The auction clock is what makes and breaks opinions of this game. Some people love the tension of guessing when is the LAST possible moment one can get in a bid, while others feel that it detracts from the game by inserting a mechanism that rewards fast reflexes.

My reflexes are pretty lousy, and I very nearly won the game. Faking out opponents is definitely a part of the game, as is convincing other players to spend more than they should for activities.

One aspect that I really like is the tension of deciding what to do with each of the three cards that are turned up on each turn. Few choices are really obvious, as a card that may be of no benefit to one player may be solid gold to someone else. Take the middling value card for yourself, or hope that the next card is exactly what you need? Tough choices abound.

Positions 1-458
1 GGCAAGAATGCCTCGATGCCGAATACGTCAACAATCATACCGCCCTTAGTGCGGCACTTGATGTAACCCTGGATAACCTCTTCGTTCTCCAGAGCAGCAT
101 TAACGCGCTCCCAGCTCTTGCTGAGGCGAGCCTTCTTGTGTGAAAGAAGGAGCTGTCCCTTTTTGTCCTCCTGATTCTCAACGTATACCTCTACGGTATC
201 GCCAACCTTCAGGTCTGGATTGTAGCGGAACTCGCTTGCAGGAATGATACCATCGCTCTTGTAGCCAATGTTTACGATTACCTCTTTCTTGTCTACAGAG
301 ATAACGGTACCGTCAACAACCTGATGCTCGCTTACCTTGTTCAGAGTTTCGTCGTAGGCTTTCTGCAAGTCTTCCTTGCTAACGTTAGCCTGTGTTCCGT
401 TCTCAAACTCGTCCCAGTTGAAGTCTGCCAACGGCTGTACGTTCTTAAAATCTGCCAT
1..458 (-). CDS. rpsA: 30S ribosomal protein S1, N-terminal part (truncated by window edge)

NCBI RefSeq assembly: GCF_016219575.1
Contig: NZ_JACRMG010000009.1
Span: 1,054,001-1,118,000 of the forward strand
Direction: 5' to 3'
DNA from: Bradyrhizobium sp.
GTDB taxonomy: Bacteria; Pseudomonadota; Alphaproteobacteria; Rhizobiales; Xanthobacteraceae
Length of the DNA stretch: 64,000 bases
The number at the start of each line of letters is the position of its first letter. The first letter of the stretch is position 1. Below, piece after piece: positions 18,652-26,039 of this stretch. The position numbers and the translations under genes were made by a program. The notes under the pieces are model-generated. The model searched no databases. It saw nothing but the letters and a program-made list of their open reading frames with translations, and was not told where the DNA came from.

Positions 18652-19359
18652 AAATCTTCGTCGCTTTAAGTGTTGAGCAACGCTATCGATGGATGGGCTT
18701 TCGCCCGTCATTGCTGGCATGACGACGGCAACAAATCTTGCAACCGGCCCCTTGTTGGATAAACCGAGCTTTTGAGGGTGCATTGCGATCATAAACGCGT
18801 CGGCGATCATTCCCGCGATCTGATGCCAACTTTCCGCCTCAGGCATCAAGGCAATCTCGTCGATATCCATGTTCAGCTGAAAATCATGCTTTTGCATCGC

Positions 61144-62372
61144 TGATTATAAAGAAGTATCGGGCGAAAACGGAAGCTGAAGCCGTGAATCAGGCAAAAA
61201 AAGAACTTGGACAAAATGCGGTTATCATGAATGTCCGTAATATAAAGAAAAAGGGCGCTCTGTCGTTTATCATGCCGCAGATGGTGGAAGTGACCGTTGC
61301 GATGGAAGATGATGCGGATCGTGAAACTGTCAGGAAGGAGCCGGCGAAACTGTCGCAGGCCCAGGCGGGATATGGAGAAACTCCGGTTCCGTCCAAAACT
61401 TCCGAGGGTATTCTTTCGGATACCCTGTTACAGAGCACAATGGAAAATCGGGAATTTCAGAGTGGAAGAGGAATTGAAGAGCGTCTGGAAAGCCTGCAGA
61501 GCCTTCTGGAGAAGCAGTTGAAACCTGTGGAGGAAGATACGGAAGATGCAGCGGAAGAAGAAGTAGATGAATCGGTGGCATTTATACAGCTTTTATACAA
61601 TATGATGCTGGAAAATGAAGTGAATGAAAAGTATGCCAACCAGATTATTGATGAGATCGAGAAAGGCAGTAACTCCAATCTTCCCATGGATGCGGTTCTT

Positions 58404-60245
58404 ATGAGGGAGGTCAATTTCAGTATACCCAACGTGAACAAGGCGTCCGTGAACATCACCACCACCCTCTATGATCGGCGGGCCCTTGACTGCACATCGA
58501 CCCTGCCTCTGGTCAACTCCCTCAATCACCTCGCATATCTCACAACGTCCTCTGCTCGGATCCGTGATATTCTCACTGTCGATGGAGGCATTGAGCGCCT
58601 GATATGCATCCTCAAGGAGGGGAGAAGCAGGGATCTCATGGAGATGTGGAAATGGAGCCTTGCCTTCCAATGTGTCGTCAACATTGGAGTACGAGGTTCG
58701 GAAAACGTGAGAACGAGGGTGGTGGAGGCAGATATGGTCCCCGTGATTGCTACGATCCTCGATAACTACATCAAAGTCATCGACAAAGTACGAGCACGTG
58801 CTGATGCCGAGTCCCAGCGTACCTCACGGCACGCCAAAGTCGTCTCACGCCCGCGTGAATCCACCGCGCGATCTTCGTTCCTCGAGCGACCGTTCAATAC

As one of the most heavily themed of Dr. Knizia's games, I think that Merchants of Amsterdam has gotten something of a bum rap. From any other designer this would have been seen as a major acheivement, but due to the good doctor's fabled output, this is only seen as a lightweight in his canon.

Recommended for those wanting a good strategy game and aren't scared off by 'The Clock'.


Show all 10 reviews >